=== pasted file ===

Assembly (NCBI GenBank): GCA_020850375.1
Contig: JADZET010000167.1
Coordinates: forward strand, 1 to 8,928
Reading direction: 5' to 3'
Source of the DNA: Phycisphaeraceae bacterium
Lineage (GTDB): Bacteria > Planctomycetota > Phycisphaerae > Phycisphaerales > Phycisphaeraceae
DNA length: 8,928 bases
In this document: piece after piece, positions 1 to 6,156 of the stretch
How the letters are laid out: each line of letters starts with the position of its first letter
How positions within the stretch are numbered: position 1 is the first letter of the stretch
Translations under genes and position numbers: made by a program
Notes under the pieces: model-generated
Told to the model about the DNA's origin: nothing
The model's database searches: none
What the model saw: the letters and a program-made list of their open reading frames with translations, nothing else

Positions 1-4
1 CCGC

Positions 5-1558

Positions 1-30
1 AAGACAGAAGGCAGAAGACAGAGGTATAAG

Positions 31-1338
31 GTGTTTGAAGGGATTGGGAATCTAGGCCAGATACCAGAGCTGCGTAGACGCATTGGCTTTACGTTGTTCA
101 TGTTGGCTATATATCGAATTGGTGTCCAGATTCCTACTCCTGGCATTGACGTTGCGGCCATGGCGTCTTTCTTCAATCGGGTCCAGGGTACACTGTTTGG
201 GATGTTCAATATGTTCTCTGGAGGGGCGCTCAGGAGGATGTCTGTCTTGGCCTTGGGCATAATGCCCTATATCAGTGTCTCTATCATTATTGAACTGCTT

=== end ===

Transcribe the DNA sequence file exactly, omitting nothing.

Assembly (NCBI GenBank): GCA_020850375.1
Contig: JADZET010000167.1
Coordinates: forward strand, 1 to 8,928
Reading direction: 5' to 3'
Source of the DNA: Phycisphaeraceae bacterium
Lineage (GTDB): Bacteria > Planctomycetota > Phycisphaerae > Phycisphaerales > Phycisphaeraceae
DNA length: 8,928 bases
In this document: piece after piece, positions 1 to 6,156 of the stretch
How the letters are laid out: each line of letters starts with the position of its first letter
How positions within the stretch are numbered: position 1 is the first letter of the stretch
Translations under genes and position numbers: made by a program
Notes under the pieces: model-generated
Told to the model about the DNA's origin: nothing
The model's database searches: none
What the model saw: the letters and a program-made list of their open reading frames with translations, nothing else

Positions 1-4
1 CCGC

Positions 5-1558

Positions 1-30
1 AAGACAGAAGGCAGAAGACAGAGGTATAAG

Positions 31-1338
31 GTGTTTGAAGGGATTGGGAATCTAGGCCAGATACCAGAGCTGCGTAGACGCATTGGCTTTACGTTGTTCA
101 TGTTGGCTATATATCGAATTGGTGTCCAGATTCCTACTCCTGGCATTGACGTTGCGGCCATGGCGTCTTTCTTCAATCGGGTCCAGGGTACACTGTTTGG
201 GATGTTCAATATGTTCTCTGGAGGGGCGCTCAGGAGGATGTCTGTCTTGGCCTTGGGCATAATGCCCTATATCAGTGTCTCTATCATTATTGAACTGCTT